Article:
With eyewitnesses, of course, there are important questions to be asked. Is it possible the eyewitness is mistaken, and is it possible the eyewitness is lying? These are obviously crucial concerns, as not all eyewitness testimony is credible. People can be mistaken, and people can be intentionally deceptive in their testimony.
When it comes to the Resurrection, we are confronted with claims of having eyewitness testimony of several events. First, there is the death of Jesus by crucifixion. Second, there is his burial in a tomb. Third, there is the finding of the same tomb empty on the third day. Fourth, there are reports of several different appearances of Jesus to his followers after his resurrection. There are no eyewitness reports in the New Testament of anyone actually observing the Resurrection itself. The question, however, is if we actually have credible eyewitness testimony of these events, and if so, is there some explanation of them other than that offered by the New Testament writers: that God raised Jesus from the dead.
One skeptic on another website argued that Luke never claimed to have met anyone who was an eyewitness to Jesus. Note that this wasn't simply a claim that Luke hadn't met an eyewitness to the risen Christ, but that Luke never claimed to have met anyone who saw Jesus when he was alive. I pointed out that Luke writes in Acts 21:18-19 about a meeting between Paul and his traveling companions (including Luke) and James, along with all the elders in Jerusalem. Keep in mind that this was not James the son of Zebedee, one of the original twelve apostles. That James was executed by Herod in Acts 12:2. This was James the brother of Jesus mentioned in Matthew 13:55 who became one of the leaders of the early church in Jerusalem. This is also the James whom Paul records in 1 Cor. 15:7 as one of the witnesses to whom Jesus appeared after his resurrection. So not only was James an eyewitness of Jesus's life (having been his brother), but was also a witness of the resurrection. But, this skeptic argued, Luke didn't specifically say that James was an eyewitness of Jesus. But this point is moot. Paul specifically identified James as the brother of Jesus (Gal. 1:19) and as an eyewitness to the Resurrection. Luke was present when Paul conferred with James and the elders in Jerusalem. It's impossible to believe that Luke wasn't aware of James's background just because he didn't write about it. What this does, however, is point to the importance of eyewitness testimony. The skeptic wants to exclude any possibility of the Gospels being actual eyewitness accounts.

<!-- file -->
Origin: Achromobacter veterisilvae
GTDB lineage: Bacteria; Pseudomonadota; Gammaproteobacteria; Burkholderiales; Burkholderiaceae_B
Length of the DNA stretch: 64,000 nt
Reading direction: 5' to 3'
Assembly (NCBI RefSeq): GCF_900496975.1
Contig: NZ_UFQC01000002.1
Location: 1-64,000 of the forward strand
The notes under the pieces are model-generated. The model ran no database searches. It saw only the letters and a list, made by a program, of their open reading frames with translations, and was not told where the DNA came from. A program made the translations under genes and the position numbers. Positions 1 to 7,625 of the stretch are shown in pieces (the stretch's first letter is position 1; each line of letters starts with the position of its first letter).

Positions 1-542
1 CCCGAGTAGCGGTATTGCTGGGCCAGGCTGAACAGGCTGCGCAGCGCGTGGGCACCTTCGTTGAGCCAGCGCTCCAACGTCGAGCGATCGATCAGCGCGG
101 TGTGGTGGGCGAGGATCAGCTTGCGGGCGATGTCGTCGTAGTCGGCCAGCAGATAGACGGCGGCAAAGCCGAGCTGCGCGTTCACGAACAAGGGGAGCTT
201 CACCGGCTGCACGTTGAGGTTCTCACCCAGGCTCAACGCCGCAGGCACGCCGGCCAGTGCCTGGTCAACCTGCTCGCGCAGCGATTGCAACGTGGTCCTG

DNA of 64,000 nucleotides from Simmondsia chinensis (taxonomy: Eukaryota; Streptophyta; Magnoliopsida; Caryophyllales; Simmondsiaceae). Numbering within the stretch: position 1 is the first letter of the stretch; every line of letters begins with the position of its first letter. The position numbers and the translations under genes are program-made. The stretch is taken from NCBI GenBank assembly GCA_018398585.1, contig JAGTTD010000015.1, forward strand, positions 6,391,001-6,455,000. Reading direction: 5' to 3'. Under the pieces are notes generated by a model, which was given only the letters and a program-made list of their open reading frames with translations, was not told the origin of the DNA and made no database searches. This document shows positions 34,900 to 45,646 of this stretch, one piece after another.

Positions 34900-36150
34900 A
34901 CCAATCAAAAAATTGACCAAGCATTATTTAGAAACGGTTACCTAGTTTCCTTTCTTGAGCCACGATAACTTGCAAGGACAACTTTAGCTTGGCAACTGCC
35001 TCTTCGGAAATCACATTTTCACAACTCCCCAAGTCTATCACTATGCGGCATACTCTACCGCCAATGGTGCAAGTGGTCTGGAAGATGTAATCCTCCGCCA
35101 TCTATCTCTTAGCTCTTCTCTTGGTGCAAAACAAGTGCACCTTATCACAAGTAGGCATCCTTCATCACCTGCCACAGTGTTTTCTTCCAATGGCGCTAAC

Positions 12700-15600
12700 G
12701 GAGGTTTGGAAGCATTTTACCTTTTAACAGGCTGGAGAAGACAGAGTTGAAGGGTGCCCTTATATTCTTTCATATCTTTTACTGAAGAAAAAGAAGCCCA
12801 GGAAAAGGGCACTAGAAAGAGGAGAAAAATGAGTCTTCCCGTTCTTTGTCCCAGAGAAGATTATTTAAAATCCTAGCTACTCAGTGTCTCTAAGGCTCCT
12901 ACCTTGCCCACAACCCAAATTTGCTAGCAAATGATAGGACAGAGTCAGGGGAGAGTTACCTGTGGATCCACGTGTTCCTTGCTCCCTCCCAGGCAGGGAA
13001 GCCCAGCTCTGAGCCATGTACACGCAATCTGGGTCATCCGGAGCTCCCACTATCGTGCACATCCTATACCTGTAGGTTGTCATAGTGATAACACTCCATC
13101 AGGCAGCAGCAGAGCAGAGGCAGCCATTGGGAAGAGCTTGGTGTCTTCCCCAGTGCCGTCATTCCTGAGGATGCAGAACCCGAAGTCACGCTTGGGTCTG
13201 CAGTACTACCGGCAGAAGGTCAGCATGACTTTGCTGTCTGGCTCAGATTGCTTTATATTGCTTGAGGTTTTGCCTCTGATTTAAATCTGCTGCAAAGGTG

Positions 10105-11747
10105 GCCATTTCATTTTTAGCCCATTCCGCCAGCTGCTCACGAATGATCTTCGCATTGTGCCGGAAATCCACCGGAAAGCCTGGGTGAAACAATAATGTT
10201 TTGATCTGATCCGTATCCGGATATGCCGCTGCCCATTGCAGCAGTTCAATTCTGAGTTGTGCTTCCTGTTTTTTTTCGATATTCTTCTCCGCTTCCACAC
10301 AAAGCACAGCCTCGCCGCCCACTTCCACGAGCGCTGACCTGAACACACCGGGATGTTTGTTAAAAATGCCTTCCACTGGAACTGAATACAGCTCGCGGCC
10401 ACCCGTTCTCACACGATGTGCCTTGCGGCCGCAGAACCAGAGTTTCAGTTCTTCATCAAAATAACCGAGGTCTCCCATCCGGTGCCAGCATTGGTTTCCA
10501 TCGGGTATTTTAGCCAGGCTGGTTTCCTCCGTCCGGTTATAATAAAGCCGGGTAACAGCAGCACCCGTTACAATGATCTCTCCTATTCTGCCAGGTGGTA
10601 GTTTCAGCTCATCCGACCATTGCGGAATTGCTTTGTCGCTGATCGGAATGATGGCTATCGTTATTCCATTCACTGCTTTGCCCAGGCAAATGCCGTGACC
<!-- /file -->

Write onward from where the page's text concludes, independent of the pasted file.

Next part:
For I delivered to you as of first importance what I also received, that Christ died for our sins according to the Scriptures, and that He was buried, and that He was raised on the third day according to the Scriptures, and that He appeared to Cephas, then to the twelve. After that He appeared to more than five hundred brethren at one time, most of whom remain until now, but some have fallen asleep; then He appeared to James, then to all the apostles; and last of all, as to one untimely born, He appeared to me also.
1 Cor. 15:3-8
Scholarly consensus, even among critics of the New Testament, is that 1 Cor. 15:3-8 is an early church creed. 1 Corinthians was written around AD 55-57. Paul says that he had previously passed this creed on to the Corinthians, which would have been at the latest during his previous visit to Corinth, which was around AD 51. This is already within 20 years of the crucifixion. But he also says that he had passed on "what he had received", which means he received this tradition even earlier. It's probable that he received it during meetings with the apostles in Jerusalem or Damascus around AD 32-38, within a few months to a few short years after the crucifixion. There is no question then that we have actual claims of eyewitness testimony to the post-resurrection appearances. These were not legends that developed over a long period of time.
Were the eyewitnesses mistaken? We're not talking about an "Elvis" sighting at a distance for a brief moment. The independent testimony of the Gospels (which corroborate most of the specific details of Paul's testimony) record several encounters with the risen Christ which included extended conversations. It's impossible to conceive that the witnesses were mistaken. If Jesus did not actually appear to them, they were in a position to know it.
Were the eyewitnesses lying? It has been often observed that the conviction of the disciples in the truth of their message was that they died for their belief. While it's true that tradition records that all of the apostles except for John were martyred, the independent evidence is not always that strong in every case. But, as philosophers Tim and Lydia McGrew point out in a chapter in the upcoming Blackwell's Companion to Natural Theology, there are several cases where we do have strong evidence for the martyrdom of those who claimed to be eyewitnesses. The earliest of these is in the book of Acts itself, James the son of Zebedee (see above). The rest of the apostles knew, then, that death was a highly probable outcome of continuing to proclaim the Resurrection. And yet they persisted in that proclamation in spite of that fact. Thus, not only did the disciples have no good reason to lie about their testimony, they had very good reason not to lie, namely to save their own skins.
Legal scholar Simon Greenleaf, whom many regard as one of the greatest experts on eyewitness testimony who ever lived, applied the rules used in courts of law to the testimony of the evangelists. He wrote, "The result, it is confidently believed, will be an undoubting conviction of their integrity, ability, and truth."